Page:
Thursday, March 8, 2007

The case and the numbers.

"The history of MiG crashes goes back to the early eighties. It is a problem that the nation has to take on and solve."
Former defence minister, George Fernandes

"In early 1980s, the Indian Air Force carried out an evaluation of perceived threats and the likely battle scenario of the 1990s which highlighted the inadequacies of MiG Bis, the main stream aircraft of the Air Force. Consequently, the Ministry sanctioned in August 1983 the development of LCA class of aircraft to fill the gap in force level of the Air Force from 1995. The LCA was expected to enter into service in 1995 to replace MiG Bis that were scheduled to be phased out on the expiry of their life of 20 years/2400 hours."

Note that as of spring 2007, the LCA is still no where near deployment status. Consequently IAF pilots are still flying variants that were meant to be phased out a long time ago. IAF has also launched various mitigation projects that include upgrading some MIG-21s (designated MIG-21 UPG). However the majority of the MIG-21s still being flown are older variants.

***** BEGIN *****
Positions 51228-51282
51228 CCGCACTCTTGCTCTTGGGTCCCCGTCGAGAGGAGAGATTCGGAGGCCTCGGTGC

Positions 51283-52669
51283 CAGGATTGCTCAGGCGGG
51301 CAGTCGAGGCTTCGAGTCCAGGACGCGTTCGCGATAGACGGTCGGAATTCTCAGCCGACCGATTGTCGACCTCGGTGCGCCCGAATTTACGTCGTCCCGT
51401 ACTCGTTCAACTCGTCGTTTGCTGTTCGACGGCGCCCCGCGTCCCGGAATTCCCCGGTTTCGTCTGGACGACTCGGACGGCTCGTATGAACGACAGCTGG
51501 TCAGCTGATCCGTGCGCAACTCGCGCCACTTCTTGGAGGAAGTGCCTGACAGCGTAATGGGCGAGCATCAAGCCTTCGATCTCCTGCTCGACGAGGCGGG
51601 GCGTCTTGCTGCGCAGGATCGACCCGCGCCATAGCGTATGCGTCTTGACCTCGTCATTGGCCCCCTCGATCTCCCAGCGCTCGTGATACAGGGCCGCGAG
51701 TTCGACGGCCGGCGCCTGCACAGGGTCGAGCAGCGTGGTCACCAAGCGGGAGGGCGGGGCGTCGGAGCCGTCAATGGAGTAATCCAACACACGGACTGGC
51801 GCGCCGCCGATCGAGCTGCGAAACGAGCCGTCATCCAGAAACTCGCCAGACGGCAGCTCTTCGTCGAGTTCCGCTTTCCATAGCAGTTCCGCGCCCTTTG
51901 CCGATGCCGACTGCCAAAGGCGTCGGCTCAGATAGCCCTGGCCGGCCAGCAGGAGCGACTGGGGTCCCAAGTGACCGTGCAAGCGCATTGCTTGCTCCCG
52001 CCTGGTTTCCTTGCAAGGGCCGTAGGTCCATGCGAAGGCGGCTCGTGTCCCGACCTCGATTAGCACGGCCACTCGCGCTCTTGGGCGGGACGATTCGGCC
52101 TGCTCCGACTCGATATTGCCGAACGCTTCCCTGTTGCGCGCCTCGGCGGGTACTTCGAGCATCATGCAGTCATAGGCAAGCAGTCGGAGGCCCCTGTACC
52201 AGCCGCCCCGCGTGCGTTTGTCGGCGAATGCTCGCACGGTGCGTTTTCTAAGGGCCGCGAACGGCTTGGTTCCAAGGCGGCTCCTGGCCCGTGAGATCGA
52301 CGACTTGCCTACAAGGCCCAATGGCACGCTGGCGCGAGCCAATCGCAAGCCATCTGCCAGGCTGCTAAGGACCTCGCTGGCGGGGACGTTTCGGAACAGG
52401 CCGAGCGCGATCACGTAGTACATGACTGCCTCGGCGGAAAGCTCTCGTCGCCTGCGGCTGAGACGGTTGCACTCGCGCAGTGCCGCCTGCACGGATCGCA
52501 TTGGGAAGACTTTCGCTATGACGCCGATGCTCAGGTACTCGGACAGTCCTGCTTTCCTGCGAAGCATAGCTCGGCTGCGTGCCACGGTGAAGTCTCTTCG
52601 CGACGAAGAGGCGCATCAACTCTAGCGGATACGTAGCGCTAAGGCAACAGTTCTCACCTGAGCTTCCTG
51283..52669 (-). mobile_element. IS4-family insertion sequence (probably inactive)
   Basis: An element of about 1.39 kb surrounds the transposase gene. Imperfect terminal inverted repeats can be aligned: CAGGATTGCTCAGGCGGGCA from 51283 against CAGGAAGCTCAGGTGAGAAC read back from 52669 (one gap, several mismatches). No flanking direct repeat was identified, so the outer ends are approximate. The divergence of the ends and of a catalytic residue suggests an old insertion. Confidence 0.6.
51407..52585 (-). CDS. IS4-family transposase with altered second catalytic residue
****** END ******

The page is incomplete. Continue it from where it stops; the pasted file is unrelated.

"In March, India's Defence Ministry released figures showing that 54 MiG-21 fighter jets had crashed in the past seven years."

"If India builds the Bomb, we will eat grass or leaves, even go hungry. But we will get one of our own."
Pakistani president Zulfikar Ali Bhutto

India's foes are willing to go hungry to acquire offensive capabilities against her. On the other side IAF's need for replacing the Mig-21 has been highlighted without any action for well over two decades now. What has been lacking is the political will to execute that which is necessary. Some analysts estimate that India can replace all of its 400+ aging Mig-21s with a more modern aircraft by purchasing around 100-120 fighters at a cost of USD 9 Billion. IAF only needs 100-120 new fighers because these later generation planes are more capable. Defence experts believe one of the fighters can replace over three Mig-21s each. USD 9 Billion amounts to 38700 crore INR (2007, 1 USD=43 INR). A significant amount. But not impossible. For instance the latest Indian budget proposes boosting critical education spending by around 5000+ crore INR. This money will be raised by imposing a 1% cess on income tax. By these counts it will take a one time cess of 7% to finance this entire upgrade. The figure could be significantly lower as India's tax base increases because of its booming economy. There may be other reasons for not accelerating the replacement but financial constraints are not one of them. Not many Indian tax payers will object a one time increase of their tax bills from 100 to 107 Rupees if that means the nation is better defended.

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